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> From: RJ Atkinson <firstname.lastname@example.org>
> I agree with tli, jnc, and others that the best architectural approach
> to supporting multi-homing while not hosing the operational routers in
> the DFZ is to separate host identity from routing goop.
Ummm, I think you're somewhat overstating my enthusiasm for separation *as a
solution to multi-homing issues*.
Having said that, part of the problem with discussion of separate host
identification from routing-names has always been that people always seem to
look at the tradeoffs in the context of a single issue: one of the early
rounds of discussion focussed on mobile processes, for example.
I do remain completely convinced that we *do* need to separate host
identification from routing-names, but my enthusiasm comes from a broad
architectural perspective, not a particular case (such as multi-homing).
When I look at multi-homing, as laid out in:
I see a very complex cross-product set of goals, and corresponding to that
(and not laid out fully in that note) there are a large range of potential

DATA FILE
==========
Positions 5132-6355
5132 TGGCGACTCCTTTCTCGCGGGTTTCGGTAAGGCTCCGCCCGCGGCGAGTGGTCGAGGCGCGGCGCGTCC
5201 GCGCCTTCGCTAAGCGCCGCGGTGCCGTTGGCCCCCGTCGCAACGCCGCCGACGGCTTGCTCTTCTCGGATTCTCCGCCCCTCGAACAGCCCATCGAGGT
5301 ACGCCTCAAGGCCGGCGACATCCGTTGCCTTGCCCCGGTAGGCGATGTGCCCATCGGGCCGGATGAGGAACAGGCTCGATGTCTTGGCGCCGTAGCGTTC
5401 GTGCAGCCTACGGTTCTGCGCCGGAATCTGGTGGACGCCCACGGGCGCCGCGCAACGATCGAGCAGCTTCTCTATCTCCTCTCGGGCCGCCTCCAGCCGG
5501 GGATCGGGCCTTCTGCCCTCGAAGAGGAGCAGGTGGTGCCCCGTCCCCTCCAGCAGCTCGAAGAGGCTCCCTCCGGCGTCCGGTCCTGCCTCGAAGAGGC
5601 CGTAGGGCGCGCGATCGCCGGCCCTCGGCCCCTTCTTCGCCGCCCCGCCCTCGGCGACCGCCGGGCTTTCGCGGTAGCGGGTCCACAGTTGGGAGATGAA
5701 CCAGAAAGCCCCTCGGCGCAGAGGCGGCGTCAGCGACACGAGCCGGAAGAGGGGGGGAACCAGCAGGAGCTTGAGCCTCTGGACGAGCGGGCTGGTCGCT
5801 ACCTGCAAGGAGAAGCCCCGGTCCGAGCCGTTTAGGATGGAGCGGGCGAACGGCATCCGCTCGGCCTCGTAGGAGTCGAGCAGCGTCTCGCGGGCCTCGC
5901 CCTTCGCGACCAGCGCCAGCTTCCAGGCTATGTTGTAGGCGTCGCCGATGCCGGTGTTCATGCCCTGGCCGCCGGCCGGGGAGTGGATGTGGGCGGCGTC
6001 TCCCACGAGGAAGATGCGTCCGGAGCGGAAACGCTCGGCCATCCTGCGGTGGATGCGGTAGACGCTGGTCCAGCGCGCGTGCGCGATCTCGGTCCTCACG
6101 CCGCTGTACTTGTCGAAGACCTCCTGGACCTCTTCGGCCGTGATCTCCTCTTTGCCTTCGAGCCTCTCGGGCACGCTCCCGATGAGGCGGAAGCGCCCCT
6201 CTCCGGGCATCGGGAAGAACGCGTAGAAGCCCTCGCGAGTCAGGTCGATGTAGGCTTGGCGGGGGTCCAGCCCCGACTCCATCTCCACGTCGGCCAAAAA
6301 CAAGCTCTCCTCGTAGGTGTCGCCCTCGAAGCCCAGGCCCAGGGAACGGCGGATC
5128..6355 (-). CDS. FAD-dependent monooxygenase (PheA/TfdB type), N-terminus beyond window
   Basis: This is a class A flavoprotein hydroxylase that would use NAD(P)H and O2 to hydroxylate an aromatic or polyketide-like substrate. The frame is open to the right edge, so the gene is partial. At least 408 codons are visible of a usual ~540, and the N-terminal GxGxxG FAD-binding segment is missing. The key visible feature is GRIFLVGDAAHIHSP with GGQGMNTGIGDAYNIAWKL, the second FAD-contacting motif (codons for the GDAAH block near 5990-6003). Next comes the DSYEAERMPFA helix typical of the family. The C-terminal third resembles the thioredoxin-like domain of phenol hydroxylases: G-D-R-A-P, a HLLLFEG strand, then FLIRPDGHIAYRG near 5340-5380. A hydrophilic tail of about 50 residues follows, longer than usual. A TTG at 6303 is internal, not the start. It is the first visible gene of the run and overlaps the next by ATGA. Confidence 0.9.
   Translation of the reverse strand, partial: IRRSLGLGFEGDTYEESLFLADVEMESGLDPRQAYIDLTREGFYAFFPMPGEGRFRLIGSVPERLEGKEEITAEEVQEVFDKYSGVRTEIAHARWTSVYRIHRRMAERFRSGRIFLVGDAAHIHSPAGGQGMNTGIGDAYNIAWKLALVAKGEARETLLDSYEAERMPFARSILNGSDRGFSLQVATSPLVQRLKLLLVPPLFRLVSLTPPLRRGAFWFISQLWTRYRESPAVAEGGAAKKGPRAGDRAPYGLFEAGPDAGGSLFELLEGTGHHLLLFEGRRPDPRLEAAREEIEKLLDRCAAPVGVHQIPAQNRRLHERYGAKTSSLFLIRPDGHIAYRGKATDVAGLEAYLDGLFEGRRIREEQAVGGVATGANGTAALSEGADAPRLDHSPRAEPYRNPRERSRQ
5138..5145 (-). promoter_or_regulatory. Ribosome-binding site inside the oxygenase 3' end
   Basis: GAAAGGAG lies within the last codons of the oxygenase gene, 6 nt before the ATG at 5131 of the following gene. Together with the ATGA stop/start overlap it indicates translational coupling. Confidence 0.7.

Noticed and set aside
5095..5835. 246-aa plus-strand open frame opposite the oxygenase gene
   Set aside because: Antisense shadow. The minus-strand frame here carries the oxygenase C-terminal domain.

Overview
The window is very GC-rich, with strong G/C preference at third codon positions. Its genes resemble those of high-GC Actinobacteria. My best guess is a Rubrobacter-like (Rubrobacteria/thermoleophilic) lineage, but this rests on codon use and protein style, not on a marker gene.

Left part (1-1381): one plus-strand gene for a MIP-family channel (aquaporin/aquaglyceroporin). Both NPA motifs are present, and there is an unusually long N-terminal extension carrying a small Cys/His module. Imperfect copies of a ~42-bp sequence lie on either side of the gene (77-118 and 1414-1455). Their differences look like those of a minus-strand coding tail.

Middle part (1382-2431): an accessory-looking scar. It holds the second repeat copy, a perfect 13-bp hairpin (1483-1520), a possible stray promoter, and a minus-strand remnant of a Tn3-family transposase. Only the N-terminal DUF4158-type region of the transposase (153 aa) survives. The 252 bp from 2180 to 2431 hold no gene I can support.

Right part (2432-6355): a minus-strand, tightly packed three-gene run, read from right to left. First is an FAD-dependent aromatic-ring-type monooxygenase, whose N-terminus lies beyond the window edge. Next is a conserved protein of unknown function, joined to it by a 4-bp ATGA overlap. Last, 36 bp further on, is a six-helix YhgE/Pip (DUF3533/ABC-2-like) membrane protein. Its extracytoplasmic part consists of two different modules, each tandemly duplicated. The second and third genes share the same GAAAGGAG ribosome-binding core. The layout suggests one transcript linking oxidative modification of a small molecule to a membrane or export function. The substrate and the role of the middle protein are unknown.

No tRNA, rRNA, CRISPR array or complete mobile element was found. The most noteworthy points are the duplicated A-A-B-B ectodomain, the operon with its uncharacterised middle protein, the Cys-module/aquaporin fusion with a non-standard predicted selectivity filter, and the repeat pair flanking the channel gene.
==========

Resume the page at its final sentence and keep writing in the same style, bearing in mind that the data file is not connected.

mechanisms. (There's also an axis in the problem-space which I forgot to
mention, which is "is the 'base address' (a la MIPv6) still online, or is the
rendezvous point unavailable.)
For some goals, (e.g. multi-homing Google) it might indeed make sense to have
the routing do it. For others (e.g. multi-homing a single machine) it's clear
that the routing can't do it. Whether "one size will fit all", I really don't
know. We might wind up with a couple of different mechanisms, each tuned to a
separate part of the problem space.
So, perhaps my comment about "overstating my enthusiasm for separation *as a
solution to multi-homing issues*" now has a little more depth to it.
Separation would indeed be a useful building block in some of the solutions, I
think, but that's all it is - a useful building block in some solutions.